Seepage & the Lake Wimauma Water Budget

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The lake level of Lake Wimauma, located in southern Hillsborough County, Florida, has varied by 15 feet over the last few decades, often leaving the lake as two separate pools. As part of an effort to determine a minimum lake level, Water & Air developed water budgets for Lake Wimauma and nearby Carlton Lake for the Southwest Florida Water Management District. There was concern that geophysical anomalies beneath or near Lake Wimauma were providing a seepage pathway to the Floridan Aquifer whose head potential has been reduced locally by approximately 50 feet over the last half century. Historical limnological and geological literature and reports were reviewed before developing an approach to calculate water budgets and perform geophysical surveys. The following water budget components were measured or calculated for monthly intervals: precipitation, rainfall, runoff, overflow from the East Pool to the West Pool, near-shore seepage, “far-shore” seepage (vertical leakage), evapotranspiration, change in lake volume, and residual. Marine surveys using electrical resistivity and seismic reflection were performed to identify subsurface anomalies.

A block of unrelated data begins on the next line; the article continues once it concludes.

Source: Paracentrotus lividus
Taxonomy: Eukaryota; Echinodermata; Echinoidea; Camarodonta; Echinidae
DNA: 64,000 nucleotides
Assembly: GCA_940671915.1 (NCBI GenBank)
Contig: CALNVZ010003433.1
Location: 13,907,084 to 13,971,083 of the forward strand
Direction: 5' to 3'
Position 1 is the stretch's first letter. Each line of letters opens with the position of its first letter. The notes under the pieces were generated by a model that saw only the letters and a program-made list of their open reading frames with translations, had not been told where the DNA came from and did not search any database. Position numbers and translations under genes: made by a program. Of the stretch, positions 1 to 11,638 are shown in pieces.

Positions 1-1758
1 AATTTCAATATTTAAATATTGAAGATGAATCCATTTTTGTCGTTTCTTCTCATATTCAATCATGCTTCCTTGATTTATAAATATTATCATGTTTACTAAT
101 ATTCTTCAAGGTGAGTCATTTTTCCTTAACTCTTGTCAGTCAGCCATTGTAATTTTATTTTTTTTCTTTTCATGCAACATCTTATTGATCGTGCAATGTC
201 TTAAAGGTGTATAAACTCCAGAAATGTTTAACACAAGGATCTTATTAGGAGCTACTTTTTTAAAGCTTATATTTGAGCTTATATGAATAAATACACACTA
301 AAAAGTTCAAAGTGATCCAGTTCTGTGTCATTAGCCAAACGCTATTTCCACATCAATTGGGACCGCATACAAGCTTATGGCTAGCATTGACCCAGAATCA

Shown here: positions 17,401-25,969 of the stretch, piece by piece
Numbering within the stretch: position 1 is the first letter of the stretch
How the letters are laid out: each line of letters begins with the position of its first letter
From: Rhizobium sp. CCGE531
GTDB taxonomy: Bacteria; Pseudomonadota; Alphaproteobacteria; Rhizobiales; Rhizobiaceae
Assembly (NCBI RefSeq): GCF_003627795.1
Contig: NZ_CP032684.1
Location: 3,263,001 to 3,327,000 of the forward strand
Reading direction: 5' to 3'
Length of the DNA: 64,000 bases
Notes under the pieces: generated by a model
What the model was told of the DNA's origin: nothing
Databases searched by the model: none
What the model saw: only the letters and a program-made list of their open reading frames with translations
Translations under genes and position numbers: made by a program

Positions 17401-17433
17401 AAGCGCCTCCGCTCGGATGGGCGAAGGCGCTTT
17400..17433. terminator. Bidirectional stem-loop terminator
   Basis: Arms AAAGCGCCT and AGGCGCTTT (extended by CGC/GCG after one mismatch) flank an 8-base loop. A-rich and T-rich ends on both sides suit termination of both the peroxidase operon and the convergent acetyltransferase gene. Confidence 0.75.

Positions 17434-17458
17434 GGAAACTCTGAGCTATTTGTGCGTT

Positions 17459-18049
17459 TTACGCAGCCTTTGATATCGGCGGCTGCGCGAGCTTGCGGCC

Task Summary

  • Installed data logging pressure sensors at both pools of Lake Wimauma
  • Monitored rainfall, lake level, and barometric pressure in Carlton Lake to quantify individual rainfall events, lake stage changes, runoff inflows, overflow between pools, and change in lake volume.
  • Deployed seventeen near-shore seepage meter stations in the three water bodies to monitor seepage inflows and outflows and identify a substantial area of the West Pool where groundwater recharge was occurring.
  • Installed eight “far-shore” seepage meters in the West Pool to identify areas with substantial groundwater recharge.
  • Collected bathymetric measurements and mapped sediment types to refine seepage meter placement.
  • Locate geophysical transects for electrical resistivity and seismic reflection measurements using seepage and bathymetric measurements.
  • Interpolated hydrostatic head potential at each lake using Floridan Aquifer wells.
  • Installed shallow piezometers around the lakes and created potentiometric maps to help interpret groundwater flow.


The water budget for Carlton Lake yielded a difference between the inputs and the outputs of 0.90 inches per year. Seepage into the East Pool was calculated to contribute +13.7 inches, or 19.7% of the total annual input. In the West Pool, seepage near the shore was calculated to contribute +5.85 inches, or 8.9% of the total input, while seepage further from shore drained the pool of approximately -10.86 inches, or 16.3% of the total output. In-lake and terrestrial piezometers indicated lower head potentials near areas of greatest seepage from the West Pool which also were collocated with some geophysical anomalies.

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